We conclude our series on saints with - Saints are not perfect!
Each of the saints had human flaws and faults. They made mistakes. Even at the end of their lives, they still found themselves in need of contrition, pardon and reconciliation.
St. Jerome, it is said, had a fearful temper. When another scholar of his time, a former friend, Rufinus, questioned his conclusions, St. Jerome wrote pamphlet after pamphlet blasting him.
St. Aloysius apparently had bad timing in his spiritual quest; the other novices were just as happy when he was not there. He was the kind of saint who did not seem to know how to enjoy the things of this life.
Some saints misunderstood their own visions. When St. Francis was told to rebuild the Church, he thought it meant the local church building. It is interesting and amusing to note that Jesus did not clarify the request for him until after he had exerted a lot of sweat and energy repairing an old church.
St. Joan of Arc was coerced into signing a retraction of her visions, although she later retracted that retraction.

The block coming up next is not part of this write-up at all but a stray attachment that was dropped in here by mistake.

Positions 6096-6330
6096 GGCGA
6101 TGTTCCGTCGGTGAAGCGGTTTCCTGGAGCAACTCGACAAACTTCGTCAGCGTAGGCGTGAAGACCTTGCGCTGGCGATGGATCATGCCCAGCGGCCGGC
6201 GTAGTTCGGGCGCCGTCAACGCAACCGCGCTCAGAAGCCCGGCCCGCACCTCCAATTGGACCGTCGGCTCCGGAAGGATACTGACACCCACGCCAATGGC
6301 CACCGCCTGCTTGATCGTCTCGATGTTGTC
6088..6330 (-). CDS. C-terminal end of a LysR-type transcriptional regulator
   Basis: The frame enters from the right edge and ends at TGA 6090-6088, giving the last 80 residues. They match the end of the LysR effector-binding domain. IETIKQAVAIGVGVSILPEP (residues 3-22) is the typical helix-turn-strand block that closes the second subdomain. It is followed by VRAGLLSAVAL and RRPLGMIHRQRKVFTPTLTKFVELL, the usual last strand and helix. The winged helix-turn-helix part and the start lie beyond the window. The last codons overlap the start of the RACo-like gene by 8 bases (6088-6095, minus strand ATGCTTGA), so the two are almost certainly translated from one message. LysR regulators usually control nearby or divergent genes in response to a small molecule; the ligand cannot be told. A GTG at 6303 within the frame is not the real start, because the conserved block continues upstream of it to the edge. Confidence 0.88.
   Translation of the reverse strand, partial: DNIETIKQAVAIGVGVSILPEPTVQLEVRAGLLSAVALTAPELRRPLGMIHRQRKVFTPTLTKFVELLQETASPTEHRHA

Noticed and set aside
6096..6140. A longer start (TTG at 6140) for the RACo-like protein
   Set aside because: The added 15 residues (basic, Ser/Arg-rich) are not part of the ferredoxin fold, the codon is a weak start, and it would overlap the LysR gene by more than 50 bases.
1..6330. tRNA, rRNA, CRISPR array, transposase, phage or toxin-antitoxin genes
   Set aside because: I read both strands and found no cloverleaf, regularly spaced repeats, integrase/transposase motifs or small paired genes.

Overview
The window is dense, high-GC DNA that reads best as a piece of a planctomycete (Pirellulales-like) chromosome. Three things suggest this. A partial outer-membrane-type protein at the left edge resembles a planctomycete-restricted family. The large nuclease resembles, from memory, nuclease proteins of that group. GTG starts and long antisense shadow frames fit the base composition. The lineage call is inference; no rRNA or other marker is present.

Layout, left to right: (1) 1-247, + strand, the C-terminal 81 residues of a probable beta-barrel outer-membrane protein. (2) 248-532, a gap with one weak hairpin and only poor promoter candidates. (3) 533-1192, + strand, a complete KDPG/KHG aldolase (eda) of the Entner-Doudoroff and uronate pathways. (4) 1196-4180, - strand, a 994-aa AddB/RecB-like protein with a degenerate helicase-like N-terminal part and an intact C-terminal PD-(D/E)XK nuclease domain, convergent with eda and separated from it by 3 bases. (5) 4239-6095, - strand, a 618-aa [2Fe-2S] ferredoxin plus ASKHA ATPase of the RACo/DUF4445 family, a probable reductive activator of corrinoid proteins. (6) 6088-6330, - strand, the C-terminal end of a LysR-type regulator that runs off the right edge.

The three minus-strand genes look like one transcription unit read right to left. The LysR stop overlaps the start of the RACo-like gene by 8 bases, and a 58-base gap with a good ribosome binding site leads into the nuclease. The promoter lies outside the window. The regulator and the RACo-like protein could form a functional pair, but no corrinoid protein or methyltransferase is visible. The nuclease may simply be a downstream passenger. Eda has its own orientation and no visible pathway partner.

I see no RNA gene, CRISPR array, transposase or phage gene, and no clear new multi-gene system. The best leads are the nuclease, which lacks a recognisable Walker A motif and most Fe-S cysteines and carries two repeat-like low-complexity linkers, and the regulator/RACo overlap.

So we are in good company. Pope Francis Says not because we are good, but because the holiness of God has touched our lives, … they are not perfect models, but are people whose lives God has crossed, who allow light to enter in different shades of colour. Above all, saints are our brothers and sisters "who have welcomed the light of God into their hearts and have passed it on to the world, each one according to their own 'tone',"
Lord, may we want you to look upon us with favour. May we humbly submit our imperfect will to your perfect will. May we be filled with gratitude for who you are, that you are long-suffering and loving. May our heart’s desire be to please you and bring honour and glory to your name and not ourselves. Amen